Nottinghamshire Police say a ‘change of culture’ of officers is needed to tackle knife crime with an ex-gang member claiming incidents go unreported.

Reece Campbell, 24, from St Ann’s, was involved in gangs for six years from the age of 15; he is now a support worker at the Chayah Development Project, a Sneinton-based organisation working to help people out of gangs.

Reece says ‘a lot’ of knife crimes go unreported to the police because victims are put off by officers questioning them in hospital to pursue investigations before victims are treated, an issue police are working to resolve.

“A lot of people will get stabbed and go to hospital – or not go to hospital – and they’ll say to doctors they cut themselves with glass or something else,” Reece said.

“Let’s say [a gang member] says to the doctor, ‘I’ve been stabbed’. The police will try and question them before they’ve been stitched up in hospital. No one wants that.”

Reece says the youngest person he’s seen carry a blade was an eight-year-old boy and crimes are not reported  because of the possible ‘repercussions’ of the victims facing further harm or being labelled a ‘snitch’.

Detective Chief Inspector Leona Scurr heads Nottingham Police's knife crime squad.
Detective Chief Inspector Leona Scurr heads Nottingham Police’s knife crime squad.

He spoke out about a problem so ingrained, Nottinghamshire Police became the first force in the country to set up a specialist knife crime unit a year and a half ago.

Detective Chief Inspector (DCI) Leona Scurr heads the operation and says officers are working to understand the ‘underlying issues’ why knife crimes are committed to reduce them.

She says police are working with other agencies to safeguard approaches to knife victims in hospital because officers were responding by “wanting information so they could do their investigation” before “making sure a person was safe”.

DCI Scurr said: “Officers need to think what’s happened to people in their lives, why they ended up a victim or an offender of a stabbing.

“Taking a more personal approach is the way we’re moving forward with this. Then, in their own time, they’ll talk to us.”

DCI Scurr says knife crime victims are more likely to become offenders.

Some people, she says, carry blades for protection or for retribution purposes, while males of ‘low social standing’ do it to give them ‘kudos’ on the streets.

Figures, provided by Nottinghamshire Police, showing the number of reported stabbings.

Police figures show there was an average of one reported stabbing nearly every three days in the city or county last year – but the number of overall reported stabbings reduced.

In 2016 three stabbings caused fatal injures – this rose from one such death in 2015 – but the 125 reported stabbings dropped from 149 two years ago.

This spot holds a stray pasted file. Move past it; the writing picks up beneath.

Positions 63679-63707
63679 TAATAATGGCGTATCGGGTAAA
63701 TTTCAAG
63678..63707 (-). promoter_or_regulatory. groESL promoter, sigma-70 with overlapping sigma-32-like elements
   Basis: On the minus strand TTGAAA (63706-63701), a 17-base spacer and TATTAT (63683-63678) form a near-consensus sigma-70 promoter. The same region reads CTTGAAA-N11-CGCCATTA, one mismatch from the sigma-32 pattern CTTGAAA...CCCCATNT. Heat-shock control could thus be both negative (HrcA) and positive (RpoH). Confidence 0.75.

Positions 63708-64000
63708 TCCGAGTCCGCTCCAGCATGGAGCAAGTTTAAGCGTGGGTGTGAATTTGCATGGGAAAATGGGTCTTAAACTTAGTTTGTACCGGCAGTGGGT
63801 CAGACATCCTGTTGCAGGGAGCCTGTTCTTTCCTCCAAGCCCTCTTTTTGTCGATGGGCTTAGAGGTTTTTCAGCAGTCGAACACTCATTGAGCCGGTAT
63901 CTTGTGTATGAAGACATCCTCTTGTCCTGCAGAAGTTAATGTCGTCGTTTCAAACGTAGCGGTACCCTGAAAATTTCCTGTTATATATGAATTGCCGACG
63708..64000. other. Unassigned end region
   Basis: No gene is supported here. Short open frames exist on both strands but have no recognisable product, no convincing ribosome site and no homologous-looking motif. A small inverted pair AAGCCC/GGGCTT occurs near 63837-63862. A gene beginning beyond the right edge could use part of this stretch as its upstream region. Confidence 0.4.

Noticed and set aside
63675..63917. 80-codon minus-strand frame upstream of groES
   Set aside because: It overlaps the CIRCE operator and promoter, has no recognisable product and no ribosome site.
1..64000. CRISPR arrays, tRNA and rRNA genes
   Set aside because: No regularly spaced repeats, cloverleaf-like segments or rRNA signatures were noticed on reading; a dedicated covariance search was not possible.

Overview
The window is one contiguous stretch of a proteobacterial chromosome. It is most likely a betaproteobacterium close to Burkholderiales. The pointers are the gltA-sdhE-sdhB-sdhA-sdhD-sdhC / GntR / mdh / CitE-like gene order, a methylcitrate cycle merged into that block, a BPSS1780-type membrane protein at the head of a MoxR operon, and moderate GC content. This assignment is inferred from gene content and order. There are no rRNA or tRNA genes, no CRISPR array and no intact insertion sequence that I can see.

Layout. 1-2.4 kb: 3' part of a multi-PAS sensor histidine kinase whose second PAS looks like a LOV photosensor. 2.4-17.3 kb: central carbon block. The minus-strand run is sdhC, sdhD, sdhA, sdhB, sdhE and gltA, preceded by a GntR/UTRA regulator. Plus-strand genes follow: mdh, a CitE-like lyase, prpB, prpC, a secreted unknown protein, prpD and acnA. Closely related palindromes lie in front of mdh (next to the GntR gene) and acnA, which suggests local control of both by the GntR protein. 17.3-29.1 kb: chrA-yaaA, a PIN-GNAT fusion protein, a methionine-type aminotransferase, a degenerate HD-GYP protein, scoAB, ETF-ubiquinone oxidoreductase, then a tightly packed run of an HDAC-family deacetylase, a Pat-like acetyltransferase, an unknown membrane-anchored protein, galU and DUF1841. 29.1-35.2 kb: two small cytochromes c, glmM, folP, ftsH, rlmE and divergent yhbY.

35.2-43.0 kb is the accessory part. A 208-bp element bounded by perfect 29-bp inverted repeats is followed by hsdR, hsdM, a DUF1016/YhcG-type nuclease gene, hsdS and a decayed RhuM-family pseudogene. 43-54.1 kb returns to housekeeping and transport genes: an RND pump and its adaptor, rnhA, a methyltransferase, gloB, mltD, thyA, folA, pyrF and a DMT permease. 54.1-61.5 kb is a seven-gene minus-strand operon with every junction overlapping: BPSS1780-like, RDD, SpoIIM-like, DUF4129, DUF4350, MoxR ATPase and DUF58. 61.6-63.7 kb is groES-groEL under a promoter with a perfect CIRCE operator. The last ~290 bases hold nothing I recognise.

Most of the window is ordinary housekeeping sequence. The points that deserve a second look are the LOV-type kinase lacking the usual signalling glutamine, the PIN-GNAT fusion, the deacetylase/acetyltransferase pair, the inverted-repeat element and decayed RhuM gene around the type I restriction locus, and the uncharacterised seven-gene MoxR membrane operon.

Reuben Morris-Laing was stabbed to death in St Ann's in March. Photo: Nottinghamshire Police.
Reuben Morris-Laing was stabbed to death in St Ann’s in March. Photo: Nottinghamshire Police.

DCI Scurr says officers are using the intelligence of neighbourhood inspectors to conduct searches on people they have grounds to believe are carrying a blade – they are currently targeting St Ann’s.

This comes in the wake of the death of Reuben Morris-Laing, 21, who was killed in a St Ann’s knife attack on March 22.

DCI Scurr admits there is no room for complacency, and says ‘habitual knife crime carriers’ considered a risk are being targeted.

But, although a minimum jail sentence of six months was introduced in 2015 for repeat adult knife crime offenders, this hasn’t proved a deterrent.

DCI Scurr says knife crime is a ‘deep-rooted’ issue and the best strategy is to combat youth knife violence through education.

Trisha Bergan tragically lost her son Eugene, aged 27, after he was stabbed in the neck with a nine-inch blade near his Strelley home in 2002.

Trisha Bergan
Trisha Bergan pictured holding a photo of her with her son Eugene, who was stabbed to death in 2002.

Trisha, 74, is a campaigner against knife crime and admits not a day goes by when she does not cry about the loss of her son, and she often looks through the window and wonders if Eugene will come home.

“He’s never coming home,” she said, “No matter how many years since it happened, I am still grieving and it remains do hurtful – my life has changed completely.”

Trisha talks to school and college pupils across the city and county explaining the dangers of knives and tells young people how she went to see Eugene’s body at the Queen’s Medical Centre and kissed and touched his cold hand.

Eugene Bergan pictured with mum Trisha before he died.
Eugene Bergan pictured with mum Trisha.

“I tell the youngsters that and they all start crying. And I say that is what’s going to happen if they get involved with knives: funeral arrangements, going to the hospital [to see the victim],” she added.

“I explain how I looked at my child in a box and then in a big hole in the ground. Hopefully it’ll get through.”

VIDEO: Nottingham community schemes engage with young people in a bid to prevent knife crime. 

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